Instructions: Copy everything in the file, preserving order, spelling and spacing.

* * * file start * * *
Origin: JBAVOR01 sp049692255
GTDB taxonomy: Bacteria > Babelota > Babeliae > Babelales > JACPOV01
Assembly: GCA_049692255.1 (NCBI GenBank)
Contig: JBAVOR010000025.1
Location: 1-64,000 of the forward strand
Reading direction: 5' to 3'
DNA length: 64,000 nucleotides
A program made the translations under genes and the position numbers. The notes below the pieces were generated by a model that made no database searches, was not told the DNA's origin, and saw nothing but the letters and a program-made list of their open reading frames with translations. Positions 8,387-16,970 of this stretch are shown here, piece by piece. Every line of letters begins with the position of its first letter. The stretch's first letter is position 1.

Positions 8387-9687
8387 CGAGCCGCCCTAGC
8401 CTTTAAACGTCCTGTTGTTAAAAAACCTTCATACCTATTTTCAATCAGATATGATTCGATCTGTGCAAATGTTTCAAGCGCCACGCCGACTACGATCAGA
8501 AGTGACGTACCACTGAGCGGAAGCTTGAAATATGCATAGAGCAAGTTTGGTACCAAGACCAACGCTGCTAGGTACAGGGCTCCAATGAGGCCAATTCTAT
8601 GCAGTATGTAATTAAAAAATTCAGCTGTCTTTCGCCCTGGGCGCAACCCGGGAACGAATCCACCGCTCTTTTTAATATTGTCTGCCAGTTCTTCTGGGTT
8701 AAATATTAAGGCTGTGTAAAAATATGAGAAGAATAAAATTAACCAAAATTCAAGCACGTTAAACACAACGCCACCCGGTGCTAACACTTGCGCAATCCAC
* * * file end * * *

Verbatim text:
Origin: JBAVOR01 sp049692255
GTDB taxonomy: Bacteria > Babelota > Babeliae > Babelales > JACPOV01
Assembly: GCA_049692255.1 (NCBI GenBank)
Contig: JBAVOR010000025.1
Location: 1-64,000 of the forward strand
Reading direction: 5' to 3'
DNA length: 64,000 nucleotides
A program made the translations under genes and the position numbers. The notes below the pieces were generated by a model that made no database searches, was not told the DNA's origin, and saw nothing but the letters and a program-made list of their open reading frames with translations. Positions 8,387-16,970 of this stretch are shown here, piece by piece. Every line of letters begins with the position of its first letter. The stretch's first letter is position 1.

Positions 8387-9687
8387 CGAGCCGCCCTAGC
8401 CTTTAAACGTCCTGTTGTTAAAAAACCTTCATACCTATTTTCAATCAGATATGATTCGATCTGTGCAAATGTTTCAAGCGCCACGCCGACTACGATCAGA
8501 AGTGACGTACCACTGAGCGGAAGCTTGAAATATGCATAGAGCAAGTTTGGTACCAAGACCAACGCTGCTAGGTACAGGGCTCCAATGAGGCCAATTCTAT
8601 GCAGTATGTAATTAAAAAATTCAGCTGTCTTTCGCCCTGGGCGCAACCCGGGAACGAATCCACCGCTCTTTTTAATATTGTCTGCCAGTTCTTCTGGGTT
8701 AAATATTAAGGCTGTGTAAAAATATGAGAAGAATAAAATTAACCAAAATTCAAGCACGTTAAACACAACGCCACCCGGTGCTAACACTTGCGCAATCCAC